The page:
Journal prompts can be helpful if you know you have things you need to work through, but don’t even know what questions to ask yourself.
Or, if you’re stuck on what the next thing you should write about is. They made lead you to thoughts/emotions you didn’t know about!
Journal prompts can help you think deeper about yourself, lead you to discover more, and write about things you may otherwise not have thought about!
If you want a good place to get started, I recommend these 95 journal prompts for your mental health.
This is a journal prompt/workbook combo I’ve got in my Etsy shop!
There are 95 thought-provoking questions to help you get started in figuring yourself out, and I also added a bonus workbook for goals and different things like that! Check it out right here!
Find a notebook to specifically be your journal
It’s also a good idea to get a notebook specifically as your journal. You don’t want to be journaling in a million different notebooks.
This is going to make it hard to look back on your growth journey and see how far you’ve come!
One of the best parts of journaling is being able to look back at things you wrote in the past.
You can really see mindset shifts, remind yourself of how far you’ve come, manifestations that came to life, and situations you overcame that at the time you thought you wouldn’t!
I personally like to pick out a journal that inspires me to actually write. So it normally has a nice design on it like this one.
Find a journaling routine that works for you
I don’t think you to write in your journal every day.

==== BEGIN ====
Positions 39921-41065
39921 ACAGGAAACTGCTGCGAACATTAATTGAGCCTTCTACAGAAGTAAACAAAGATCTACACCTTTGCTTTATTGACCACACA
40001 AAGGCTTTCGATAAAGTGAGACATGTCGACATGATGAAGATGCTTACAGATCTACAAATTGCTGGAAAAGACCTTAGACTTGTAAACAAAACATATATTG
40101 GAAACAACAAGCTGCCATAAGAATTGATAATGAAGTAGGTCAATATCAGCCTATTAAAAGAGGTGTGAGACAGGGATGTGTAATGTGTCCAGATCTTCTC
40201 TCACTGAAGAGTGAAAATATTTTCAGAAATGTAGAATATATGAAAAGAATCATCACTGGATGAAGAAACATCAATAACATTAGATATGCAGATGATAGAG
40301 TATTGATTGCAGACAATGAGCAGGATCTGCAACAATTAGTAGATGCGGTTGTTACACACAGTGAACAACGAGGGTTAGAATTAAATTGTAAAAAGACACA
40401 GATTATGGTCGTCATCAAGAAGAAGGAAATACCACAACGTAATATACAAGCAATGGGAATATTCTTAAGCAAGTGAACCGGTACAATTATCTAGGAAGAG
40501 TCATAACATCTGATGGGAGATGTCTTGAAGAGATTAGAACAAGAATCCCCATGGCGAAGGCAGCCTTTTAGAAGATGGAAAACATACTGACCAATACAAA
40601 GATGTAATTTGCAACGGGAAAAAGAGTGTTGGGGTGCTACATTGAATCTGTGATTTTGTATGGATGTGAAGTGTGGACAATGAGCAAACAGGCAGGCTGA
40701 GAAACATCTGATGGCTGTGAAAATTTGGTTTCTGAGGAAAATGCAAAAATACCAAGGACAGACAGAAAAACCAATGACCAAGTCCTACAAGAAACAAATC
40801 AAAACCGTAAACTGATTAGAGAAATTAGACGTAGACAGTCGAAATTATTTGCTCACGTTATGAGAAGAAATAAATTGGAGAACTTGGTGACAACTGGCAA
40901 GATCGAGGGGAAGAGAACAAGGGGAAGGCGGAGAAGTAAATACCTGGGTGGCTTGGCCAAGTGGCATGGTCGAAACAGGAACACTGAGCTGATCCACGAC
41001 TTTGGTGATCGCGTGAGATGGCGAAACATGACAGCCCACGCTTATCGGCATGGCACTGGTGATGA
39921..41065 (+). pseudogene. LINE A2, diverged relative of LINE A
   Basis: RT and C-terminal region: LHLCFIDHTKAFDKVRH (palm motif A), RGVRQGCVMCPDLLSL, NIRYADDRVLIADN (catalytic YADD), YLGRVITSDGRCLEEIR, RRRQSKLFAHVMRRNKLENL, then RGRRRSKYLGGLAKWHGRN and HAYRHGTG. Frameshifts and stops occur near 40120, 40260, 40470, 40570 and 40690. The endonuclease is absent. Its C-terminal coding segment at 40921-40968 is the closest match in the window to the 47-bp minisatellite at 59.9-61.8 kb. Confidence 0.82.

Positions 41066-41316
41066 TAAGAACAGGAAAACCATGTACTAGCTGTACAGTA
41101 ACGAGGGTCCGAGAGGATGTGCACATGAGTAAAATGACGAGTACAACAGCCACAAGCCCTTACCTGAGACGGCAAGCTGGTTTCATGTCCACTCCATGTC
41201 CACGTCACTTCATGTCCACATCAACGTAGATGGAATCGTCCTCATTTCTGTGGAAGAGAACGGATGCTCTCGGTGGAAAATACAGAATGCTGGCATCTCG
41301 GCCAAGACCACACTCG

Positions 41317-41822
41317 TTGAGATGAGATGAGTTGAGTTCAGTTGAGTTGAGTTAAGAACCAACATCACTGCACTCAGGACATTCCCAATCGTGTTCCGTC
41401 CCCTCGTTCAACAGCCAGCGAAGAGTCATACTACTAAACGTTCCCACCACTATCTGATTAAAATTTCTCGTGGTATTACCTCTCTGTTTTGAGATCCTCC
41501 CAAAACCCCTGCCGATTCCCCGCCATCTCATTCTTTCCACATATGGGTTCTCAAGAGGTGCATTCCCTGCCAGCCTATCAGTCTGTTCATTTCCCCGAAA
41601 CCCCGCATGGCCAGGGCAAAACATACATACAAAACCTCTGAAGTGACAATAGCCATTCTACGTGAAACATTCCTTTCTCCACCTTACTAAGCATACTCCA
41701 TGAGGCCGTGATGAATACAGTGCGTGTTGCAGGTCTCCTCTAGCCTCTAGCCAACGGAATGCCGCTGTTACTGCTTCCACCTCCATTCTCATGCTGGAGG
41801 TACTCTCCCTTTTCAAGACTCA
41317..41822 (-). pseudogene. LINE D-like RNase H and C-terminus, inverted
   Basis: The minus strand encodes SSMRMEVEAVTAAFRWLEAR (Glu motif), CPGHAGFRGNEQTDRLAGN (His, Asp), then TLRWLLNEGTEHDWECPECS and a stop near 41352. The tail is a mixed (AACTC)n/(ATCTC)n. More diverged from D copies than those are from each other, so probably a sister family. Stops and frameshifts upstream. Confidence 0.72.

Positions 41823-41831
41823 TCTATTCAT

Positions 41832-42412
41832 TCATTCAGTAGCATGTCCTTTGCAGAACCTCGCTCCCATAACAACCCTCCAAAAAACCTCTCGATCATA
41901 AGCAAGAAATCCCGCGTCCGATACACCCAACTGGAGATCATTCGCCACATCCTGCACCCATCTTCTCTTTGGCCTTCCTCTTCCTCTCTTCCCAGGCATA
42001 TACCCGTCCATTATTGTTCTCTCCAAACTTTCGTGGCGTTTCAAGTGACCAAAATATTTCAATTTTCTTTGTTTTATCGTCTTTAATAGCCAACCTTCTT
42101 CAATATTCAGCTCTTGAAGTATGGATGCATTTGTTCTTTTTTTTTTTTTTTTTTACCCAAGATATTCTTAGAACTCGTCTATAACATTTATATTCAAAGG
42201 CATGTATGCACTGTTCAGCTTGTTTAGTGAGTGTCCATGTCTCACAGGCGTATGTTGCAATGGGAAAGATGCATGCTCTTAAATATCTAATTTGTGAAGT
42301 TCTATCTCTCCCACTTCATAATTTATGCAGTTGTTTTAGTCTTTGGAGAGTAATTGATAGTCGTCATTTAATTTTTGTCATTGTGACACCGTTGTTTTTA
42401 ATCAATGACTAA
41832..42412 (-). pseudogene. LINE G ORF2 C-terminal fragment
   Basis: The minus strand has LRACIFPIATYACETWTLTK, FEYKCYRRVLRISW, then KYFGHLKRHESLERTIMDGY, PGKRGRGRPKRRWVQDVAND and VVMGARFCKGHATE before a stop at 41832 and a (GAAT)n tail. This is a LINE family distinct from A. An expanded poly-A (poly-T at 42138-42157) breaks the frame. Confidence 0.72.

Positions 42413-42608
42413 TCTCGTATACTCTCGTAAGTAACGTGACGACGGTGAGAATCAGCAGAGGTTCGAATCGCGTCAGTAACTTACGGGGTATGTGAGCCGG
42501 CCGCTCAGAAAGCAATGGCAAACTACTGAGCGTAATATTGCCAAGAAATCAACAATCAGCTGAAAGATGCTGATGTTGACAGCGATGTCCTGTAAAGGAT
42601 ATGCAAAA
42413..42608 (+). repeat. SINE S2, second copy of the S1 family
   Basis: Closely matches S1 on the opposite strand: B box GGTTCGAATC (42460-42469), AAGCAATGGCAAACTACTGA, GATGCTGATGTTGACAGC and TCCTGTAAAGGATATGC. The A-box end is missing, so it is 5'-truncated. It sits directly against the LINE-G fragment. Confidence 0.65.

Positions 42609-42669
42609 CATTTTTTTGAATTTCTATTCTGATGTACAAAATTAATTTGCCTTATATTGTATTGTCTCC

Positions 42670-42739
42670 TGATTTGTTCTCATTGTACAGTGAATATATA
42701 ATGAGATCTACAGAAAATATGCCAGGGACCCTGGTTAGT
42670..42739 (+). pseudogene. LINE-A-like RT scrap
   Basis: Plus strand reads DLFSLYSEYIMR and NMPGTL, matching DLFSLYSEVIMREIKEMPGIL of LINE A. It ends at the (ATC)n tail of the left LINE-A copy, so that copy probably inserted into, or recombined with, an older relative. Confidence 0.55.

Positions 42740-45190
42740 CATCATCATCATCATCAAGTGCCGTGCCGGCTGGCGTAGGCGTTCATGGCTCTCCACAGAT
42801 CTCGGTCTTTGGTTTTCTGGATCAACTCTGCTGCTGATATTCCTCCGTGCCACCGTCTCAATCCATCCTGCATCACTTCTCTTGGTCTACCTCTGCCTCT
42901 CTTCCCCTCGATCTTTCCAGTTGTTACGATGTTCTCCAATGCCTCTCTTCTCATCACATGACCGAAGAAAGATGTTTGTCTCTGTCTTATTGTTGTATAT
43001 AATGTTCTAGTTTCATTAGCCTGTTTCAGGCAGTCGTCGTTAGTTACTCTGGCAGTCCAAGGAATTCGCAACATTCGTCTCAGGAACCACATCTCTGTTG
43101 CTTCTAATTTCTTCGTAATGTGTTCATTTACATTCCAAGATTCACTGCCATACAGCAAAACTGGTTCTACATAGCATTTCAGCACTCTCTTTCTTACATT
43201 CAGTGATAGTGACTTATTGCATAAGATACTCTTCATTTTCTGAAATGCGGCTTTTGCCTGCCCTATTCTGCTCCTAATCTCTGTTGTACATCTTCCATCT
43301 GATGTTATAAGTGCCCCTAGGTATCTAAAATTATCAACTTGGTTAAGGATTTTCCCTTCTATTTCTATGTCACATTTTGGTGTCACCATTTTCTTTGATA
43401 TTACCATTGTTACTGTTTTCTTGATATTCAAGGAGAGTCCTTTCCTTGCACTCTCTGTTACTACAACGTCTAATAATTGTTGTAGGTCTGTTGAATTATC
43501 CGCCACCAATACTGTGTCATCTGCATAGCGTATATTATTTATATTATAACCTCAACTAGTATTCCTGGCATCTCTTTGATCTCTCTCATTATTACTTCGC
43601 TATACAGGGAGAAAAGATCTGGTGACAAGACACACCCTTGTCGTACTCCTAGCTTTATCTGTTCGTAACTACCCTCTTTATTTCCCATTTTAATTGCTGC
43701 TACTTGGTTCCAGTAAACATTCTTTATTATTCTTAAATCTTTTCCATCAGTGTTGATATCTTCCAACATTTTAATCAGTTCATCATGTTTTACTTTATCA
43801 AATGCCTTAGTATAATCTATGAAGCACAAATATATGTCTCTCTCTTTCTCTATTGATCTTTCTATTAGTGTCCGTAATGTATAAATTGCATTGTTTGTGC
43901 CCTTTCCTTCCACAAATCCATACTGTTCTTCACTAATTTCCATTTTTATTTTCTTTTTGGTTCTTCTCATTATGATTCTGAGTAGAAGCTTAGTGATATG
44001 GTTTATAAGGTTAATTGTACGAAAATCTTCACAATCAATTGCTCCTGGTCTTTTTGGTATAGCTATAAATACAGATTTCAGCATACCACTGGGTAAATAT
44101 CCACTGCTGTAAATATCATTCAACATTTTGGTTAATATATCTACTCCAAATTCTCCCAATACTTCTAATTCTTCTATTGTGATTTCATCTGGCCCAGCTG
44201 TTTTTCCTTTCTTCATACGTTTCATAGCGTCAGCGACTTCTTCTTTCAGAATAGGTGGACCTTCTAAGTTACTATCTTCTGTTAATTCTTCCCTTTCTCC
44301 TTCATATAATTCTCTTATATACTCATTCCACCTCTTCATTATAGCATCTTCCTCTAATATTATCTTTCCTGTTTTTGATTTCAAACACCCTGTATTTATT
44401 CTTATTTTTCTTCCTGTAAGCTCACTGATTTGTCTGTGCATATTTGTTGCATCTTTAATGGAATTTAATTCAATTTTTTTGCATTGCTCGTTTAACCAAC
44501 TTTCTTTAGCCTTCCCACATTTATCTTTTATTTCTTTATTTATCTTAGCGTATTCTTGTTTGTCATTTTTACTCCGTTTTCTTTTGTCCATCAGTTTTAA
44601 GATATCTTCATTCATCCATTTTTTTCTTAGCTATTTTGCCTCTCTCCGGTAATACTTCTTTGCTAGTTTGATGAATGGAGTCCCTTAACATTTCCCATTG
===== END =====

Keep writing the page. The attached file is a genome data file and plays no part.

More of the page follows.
I know some people like to tell you to journal every morning when you first wake up, no matter what.
And while that may be helpful for some people, others like me don’t want to feel forced to journal. Like it’s some project or assignment you need to get done.
So instead, get into a routine that works for you. Just let it flow.
I only write when I feel like it, which usually happens to be at night. Sometimes I journal for a few days in a row, and sometimes I miss a few days.
You don’t have to force yourself to write if you have nothing to say.
However, in the beginning, if you’re very new to journaling and this is uncomfortable for you, maybe an everyday thing can help.
If you need to get into the habit of journaling or get comfortable doing it, maybe an everyday routine works for you.
There really is no wrong way to do this, as long as it works for you!
Pair journaling with other self-help methods
I personally noticed that journaling really started to help my mental health when I started reading self-help books and discovering limiting beliefs and childhood trauma or blocks that I’ve had.
When I was just using my journal to complain about my day, there was no positive benefit from it. Re-living hurtful situations just made me feel worse at the end of the day, not better.
So letting go of those moments, or not letting them get to me as much and instead using my journal for growth and healing really put me in a better overall mood.
So if you’re on a self-help and healing journey, reading personal development books can be a great thing to pair with journaling!
A lot of the books I’ve read have journal prompts in them to help you get the most out of the book. Or meditations as well which encourage you to journal afterward.
A few of my personal favorites were “You are a Badass” By Jen Sencero and a few Gabrielle Bernstein books like “The Universe has your Back”.
If you want to get the most out of journaling, I recommend picking up a few of those books from Amazon!
Or if you’re interested in any other habits you should pick up in your 20s, check out this post right here!